It has been demonstrated how to improve an LED source model by using the spatial features on the LED surface, in the present case an array of electrical contact dots. In future work, this approach can be applied to other LED packages of other suppliers and to systems with a mixture of two phosphors.
This paper has proposed a new method for modeling white LEDs, using chromatic near-field data. We first built a theoretical model with phosphor parameters. Then we reduced the parameter uncertainty by comparing with careful optical and chromatic characterization of LEDs in both near-field and far-field. This research has demonstrated that the physical and chemical details of the phosphor need not be considered. Instead, we used the external measurement of LEDs to determine the best parameter. Based on this method, the far-field intensity distribution, far-field angular color distribution, total averaged spectrum, CCT, and CRI all can be predicted precisely. We believe this research can improve optical design of white LEDs.
References and links
1. A. Zukauskas, M. S. Shur, and R. Caska, Introduction to Solid-state Lighting (John Wiley & Sons, 2002).
2. D. A. Steigerwald, J. C. Bhat, D. Collins, R. M. Fletcher, M. O. Holcomb, M. J. Ludowise, P. S. Martin, and S. L. Rudaz, “Illumination with solid state lighting technology,” IEEE J. Sel. Top. Quantum Electron. 8(2), 310–320 (2002). [CrossRef]
3. J. Y. Tsao, “Solid-state lighting: lamps, chips, and materials for tomorrow,” IEEE Circuits & Devices 20(3), 28–37 (2004). [CrossRef]
5. Y. C. Lo, C. C. Chen, H. Y. Chou, K. Y. Yang, and C. C. Sun, “Design of a bike headlamp based on a power white-light-emitting diode,” Opt. Eng. 50(8), 080503 (2011). [CrossRef]
7. P. Schlotter, R. Schmidt, and J. Schneider, “Luminescence conversion of blue light emitting diodes,” Appl. Phys., A Mater. Sci. Process. 64(4), 417–418 (1997). [CrossRef]
8. K. Sakuma, K. Omichi, N. Kimura, M. Ohashi, D. Tanaka, N. Hirosaki, Y. Yamamoto, R.-J. Xie, and T. Suehiro, “Warm-white light-emitting diode with yellowish orange SiALON ceramic phosphor,” Opt. Lett. 29(17), 2001–2003 (2004). [CrossRef] [PubMed]
9. H. Wu, X. Zhang, C. Guo, J. Xu, M. Wu, and Q. Su, “Three-band white light from InGaN-based blue LED chip precoated with green/red phosphors,” IEEE Photon. Technol. Lett. 17(6), 1160–1162 (2005). [CrossRef]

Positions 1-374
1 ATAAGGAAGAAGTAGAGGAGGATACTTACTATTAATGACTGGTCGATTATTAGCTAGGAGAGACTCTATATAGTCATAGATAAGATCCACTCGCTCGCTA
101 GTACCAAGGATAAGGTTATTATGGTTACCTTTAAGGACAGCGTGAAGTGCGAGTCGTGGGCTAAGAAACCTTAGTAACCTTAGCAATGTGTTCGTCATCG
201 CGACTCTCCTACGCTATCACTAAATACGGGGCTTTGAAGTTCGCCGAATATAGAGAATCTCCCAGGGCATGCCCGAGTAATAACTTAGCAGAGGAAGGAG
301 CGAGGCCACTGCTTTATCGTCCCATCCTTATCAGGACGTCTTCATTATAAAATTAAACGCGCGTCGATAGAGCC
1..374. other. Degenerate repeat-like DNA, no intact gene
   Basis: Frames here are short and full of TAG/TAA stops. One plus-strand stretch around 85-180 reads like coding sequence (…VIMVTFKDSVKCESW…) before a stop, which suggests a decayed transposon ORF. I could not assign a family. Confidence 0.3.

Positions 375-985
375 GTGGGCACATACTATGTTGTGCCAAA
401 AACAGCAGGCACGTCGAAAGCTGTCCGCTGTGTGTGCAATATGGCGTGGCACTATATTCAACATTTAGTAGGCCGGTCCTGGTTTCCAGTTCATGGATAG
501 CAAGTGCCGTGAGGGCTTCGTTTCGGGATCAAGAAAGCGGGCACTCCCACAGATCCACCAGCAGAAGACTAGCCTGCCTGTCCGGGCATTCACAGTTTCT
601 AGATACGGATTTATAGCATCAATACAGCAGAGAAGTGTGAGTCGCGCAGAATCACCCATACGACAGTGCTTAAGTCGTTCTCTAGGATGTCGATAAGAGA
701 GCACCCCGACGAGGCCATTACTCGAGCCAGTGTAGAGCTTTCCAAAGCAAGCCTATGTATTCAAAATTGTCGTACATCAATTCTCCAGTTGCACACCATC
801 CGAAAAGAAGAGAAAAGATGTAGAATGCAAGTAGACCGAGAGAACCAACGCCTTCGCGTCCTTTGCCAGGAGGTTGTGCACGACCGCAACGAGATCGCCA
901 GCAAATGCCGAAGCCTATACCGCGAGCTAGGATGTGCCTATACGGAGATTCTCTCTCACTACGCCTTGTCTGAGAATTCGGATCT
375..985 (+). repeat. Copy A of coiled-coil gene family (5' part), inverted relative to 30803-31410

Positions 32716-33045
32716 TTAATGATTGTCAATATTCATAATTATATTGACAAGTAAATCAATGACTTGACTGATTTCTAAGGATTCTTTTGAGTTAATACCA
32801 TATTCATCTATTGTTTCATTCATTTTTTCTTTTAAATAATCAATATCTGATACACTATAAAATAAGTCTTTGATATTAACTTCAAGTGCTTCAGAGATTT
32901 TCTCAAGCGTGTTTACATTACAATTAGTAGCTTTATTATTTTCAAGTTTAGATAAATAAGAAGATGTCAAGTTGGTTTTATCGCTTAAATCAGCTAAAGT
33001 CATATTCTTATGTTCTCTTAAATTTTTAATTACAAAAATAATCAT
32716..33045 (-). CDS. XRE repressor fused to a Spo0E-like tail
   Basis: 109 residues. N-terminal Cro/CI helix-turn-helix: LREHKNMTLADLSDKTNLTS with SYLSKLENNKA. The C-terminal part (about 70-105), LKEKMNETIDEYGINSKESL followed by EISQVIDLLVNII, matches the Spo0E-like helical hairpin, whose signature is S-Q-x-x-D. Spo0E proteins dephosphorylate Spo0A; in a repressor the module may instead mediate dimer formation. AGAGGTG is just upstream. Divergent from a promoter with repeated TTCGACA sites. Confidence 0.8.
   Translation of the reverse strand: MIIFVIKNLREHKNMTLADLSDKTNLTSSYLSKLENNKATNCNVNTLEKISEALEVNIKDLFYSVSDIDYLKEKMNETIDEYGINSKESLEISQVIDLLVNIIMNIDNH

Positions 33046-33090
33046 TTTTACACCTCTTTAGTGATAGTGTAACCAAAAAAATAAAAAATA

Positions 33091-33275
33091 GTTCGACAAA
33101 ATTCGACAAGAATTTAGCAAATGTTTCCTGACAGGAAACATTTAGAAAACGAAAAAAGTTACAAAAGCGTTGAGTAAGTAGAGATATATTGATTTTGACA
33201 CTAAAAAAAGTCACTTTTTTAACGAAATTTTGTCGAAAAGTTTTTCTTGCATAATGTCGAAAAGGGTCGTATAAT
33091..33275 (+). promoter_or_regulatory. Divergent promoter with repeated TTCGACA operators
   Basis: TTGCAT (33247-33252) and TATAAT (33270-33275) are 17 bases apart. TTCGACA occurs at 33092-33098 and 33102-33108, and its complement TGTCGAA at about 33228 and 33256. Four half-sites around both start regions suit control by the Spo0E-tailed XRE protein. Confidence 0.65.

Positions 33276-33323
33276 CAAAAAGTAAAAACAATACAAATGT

10. N. T. Tran and F. G. Shi, “Studies of phosphor concentration and thickness for phosphor-based white light-emitting-diodes,” J. Lightwave Technol. 26(21), 3556–3559 (2008). [CrossRef]
11. C. C. Sun, T. X. Lee, S. H. Ma, Y. L. Lee, and S. M. Huang, “Precise optical modeling for LED lighting verified by cross correlation in the midfield region,” Opt. Lett. 31(14), 2193–2195 (2006). [CrossRef] [PubMed]
14. C. C. Sun, C. Y. Chen, H. Y. He, C. C. Chen, W. T. Chien, T. X. Lee, and T. H. Yang, “Precise optical modeling for silicate-based white LEDs,” Opt. Express 16(24), 20060–20066 (2008). [CrossRef] [PubMed]
16. Philips Lumileds Lighting Company, http://www.philipslumileds.com/products/luxeon-C
17. LightTools from Synopsys, http://www.opticalres.com/lt/ltprodds_f.html
18. Intermatix Company, http://www.intematix.com/
19. Z. Liu, S. Liu, K. Wang, and X. Luo; “Optical analysis of phosphor’s location for high-power light-emitting diodes,” IEEE Trans. Device Mater. Reliab. 9(1), 65–73 (2009). [CrossRef]
20. C. Sommer, F. Reil, J. R. Krenn, P. Hartmann, P. Pachler, H. Hoschopf, and F. P. Wenzl, “The impact of light scattering on the radiant flux of phosphor-converted high power white light-emitting diodes,” J. Lightwave Technol. 29(15), 2285–2291 (2011). [CrossRef]
21. N. T. Tran, J. P. You, and F. G. Shi, “Effect of phosphor particle size on luminous efficacy of phosphor-converted white LED,” J. Lightwave Technol. 27(22), 5145–5150 (2009). [CrossRef]
22. Radiant Zemax Company, http://www.radiantzemax.com/en/products/source-imaging-goniometer/
23. Radiant Zemax Company, http://www.radiantzemax.com/en/prosource/